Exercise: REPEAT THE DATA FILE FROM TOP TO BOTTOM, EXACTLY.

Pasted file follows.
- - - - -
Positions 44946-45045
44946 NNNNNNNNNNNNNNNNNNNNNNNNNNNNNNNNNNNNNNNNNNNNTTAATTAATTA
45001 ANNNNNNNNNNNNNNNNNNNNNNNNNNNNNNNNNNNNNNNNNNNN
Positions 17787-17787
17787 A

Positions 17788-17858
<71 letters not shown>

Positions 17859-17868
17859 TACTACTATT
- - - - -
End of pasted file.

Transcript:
Positions 44946-45045
44946 NNNNNNNNNNNNNNNNNNNNNNNNNNNNNNNNNNNNNNNNNNNNTTAATTAATTA
45001 ANNNNNNNNNNNNNNNNNNNNNNNNNNNNNNNNNNNNNNNNNNNN
Positions 17787-17787
17787 A

Positions 17788-17858
<71 letters not shown>

Positions 17859-17868
17859 TACTACTATT